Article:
Council of New York Cooperatives & Condominiums
CNYC Newsletter
CNYC Goals in Washington, Albany and NYC

Published: Winter 2003

CNYC’s legislative goals will improve the lot of housing cooperatives and condominiums without making any demands on fragile federal, state or city budgets. Instead, certain of our proposals have potential to enhance government revenue.

Section 216 of the Internal Revenue Code enables qualifying housing cooperatives to pass on to shareholders the homeowner tax deductions for property taxes and mortgage interest paid by the corporation. The 80/20 provision of Section 216, which requires that a cooperative derive 80% of its revenue from its tenant-stockholders, has obliged certain cooperatives with commercial space to charge less-than-market rents on stores in their buildings. Congressmember Charles Rangel will soon introduce legislation to alleviate this and other 80/20 problems, while still carefully preserving the concept of giving homeowners in cooperatives tax parity with people living in private houses. When these cooperatives are able to maximize the rental value of their commercial space, the federal government stands to gain tax revenue.

Congressmember Carolyn Maloney is the prime sponsor of legislation to enable veterans to obtain the same low-cost mortgages for the purchase of housing cooperatives that they enjoy if they make their homes in condominiums or private houses. In the 107th Congress, she had amassed 76 co-sponsors for this legislation, and Senator Charles Schumer’s companion bill also has co-sponsors. We are optimistic that this important legislation will be passed by the 108th Congress.

As the question of what makes a cooperative or condominium ‘viable’ is debated (see page 8 of this Newsletter) and new offering plans begin to appear, the time is right to consider modifications to the existing state laws governing conversions of rental buildings to cooperative or condominium status. CNYC would like legislation enacted that will ensure resident control of the board in buildings free of dangerous and hazardous conditions, where the sponsors commits to sell units as they become available. All these measures would foster sounder cooperatives and condominiums. It is likely that units would sell readily, adding value to the cooperative or condominium and increasing government revenues from transfer taxes and property taxes.

The Council of New York Cooperatives & Condominiums continues to work for a property tax system that will deal fairly with all New York City taxpayers. Through the Action Committee for Reasonable Real Estate Taxes, it monitors current developments and works to ensure that the current abatement program will continue as long as is necessary for the city to develop and promulgate a permanent tax reform program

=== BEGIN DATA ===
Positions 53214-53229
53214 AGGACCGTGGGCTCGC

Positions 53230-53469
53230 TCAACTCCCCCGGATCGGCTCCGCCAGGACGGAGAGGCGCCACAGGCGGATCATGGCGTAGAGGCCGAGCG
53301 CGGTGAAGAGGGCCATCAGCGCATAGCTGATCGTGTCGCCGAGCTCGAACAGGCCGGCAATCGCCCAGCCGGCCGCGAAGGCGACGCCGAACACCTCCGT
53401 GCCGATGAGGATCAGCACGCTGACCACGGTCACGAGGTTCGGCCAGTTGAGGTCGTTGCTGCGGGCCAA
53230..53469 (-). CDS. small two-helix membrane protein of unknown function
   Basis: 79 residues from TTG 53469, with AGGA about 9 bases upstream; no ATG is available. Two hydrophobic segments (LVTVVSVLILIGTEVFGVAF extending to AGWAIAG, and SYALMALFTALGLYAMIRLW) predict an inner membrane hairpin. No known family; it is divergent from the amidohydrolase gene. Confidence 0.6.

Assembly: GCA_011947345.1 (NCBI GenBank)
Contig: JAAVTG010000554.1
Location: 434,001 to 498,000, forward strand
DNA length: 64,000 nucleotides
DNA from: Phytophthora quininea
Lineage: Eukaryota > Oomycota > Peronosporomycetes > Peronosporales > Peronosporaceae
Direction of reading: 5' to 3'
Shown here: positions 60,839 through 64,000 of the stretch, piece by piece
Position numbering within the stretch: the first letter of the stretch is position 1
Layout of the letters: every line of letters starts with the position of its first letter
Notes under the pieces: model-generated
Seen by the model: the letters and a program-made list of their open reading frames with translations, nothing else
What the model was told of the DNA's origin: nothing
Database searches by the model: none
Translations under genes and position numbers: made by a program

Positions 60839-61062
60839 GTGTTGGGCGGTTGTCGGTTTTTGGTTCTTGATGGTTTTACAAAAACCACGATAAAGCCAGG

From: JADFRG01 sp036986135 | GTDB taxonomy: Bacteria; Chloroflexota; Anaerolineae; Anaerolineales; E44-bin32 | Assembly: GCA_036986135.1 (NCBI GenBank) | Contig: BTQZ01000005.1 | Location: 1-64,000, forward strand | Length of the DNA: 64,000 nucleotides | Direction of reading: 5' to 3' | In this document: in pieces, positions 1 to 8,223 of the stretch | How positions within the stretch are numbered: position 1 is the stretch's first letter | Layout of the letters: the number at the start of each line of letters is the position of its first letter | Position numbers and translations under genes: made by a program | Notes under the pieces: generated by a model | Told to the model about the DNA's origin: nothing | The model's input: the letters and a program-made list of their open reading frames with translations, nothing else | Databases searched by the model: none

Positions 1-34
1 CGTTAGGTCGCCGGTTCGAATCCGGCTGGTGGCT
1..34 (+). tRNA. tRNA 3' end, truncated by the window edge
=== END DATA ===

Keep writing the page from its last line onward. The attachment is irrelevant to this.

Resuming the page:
A. In Congress

  1. 1. Principle Purpose Test to Replace the Cliff at 80/20.
  2. Allow Federal Income Tax Deduction for unit owners when condominiums borrow for capital improvements.
  3. Allow Veteran the same benefits when purchasing a cooperative as when purchasing a house or a condominium.

B. In Albany

  1. A long-term plan for property tax fairness for homeowners in
    cooperatives and condominiums.
  2. Improved Conversion Laws
    a) Obligation to ‘Complete the Conversion’
    b) Strictly limit sponsor control of elections
    c) Resident Shareholder Control from Closing
    d) Provide for the Curing of Dangerous & Hazardous Conditions.
  3. Legislation mandating the provision of services to tenants or regulating. Quality of life issues must treat housing cooperatives and condominiums as it does as single family homeowners.
  4. Work done on individual apartments can not be the subject of a mechanic’s lien on the building.
  5. Amend Section 240 of the Labor Law to protect cooperative corporations from liability appropriately borne by shareholders or third parties.
  6. A Separate Trial Part in Housing Court for Co-op & Condo Issues
  7. Exempt condominiums with modest taxable income from minimum tax.
  8. Protect Volunteer Boards from Criminal Liability

C. In the City Council

  1. A long-term plan for fairness for all New York City taxpayers,
    including homeowners in cooperatives and condominiums.
  2. When two or more residential apartments that are used as a single dwelling are sold as such, they are to be treated for RPT purposes as the sale of a single unit.
  3. Interest shall be paid by the City on refunds of overpayments.
  4. Legislation mandating the provision of services to tenants or regulating quality of life issues must treat housing cooperatives and condominiums as it does as single family homeowners.
  5. Work done on individual apartments can not be the subject of a mechanic’s lien on the building.

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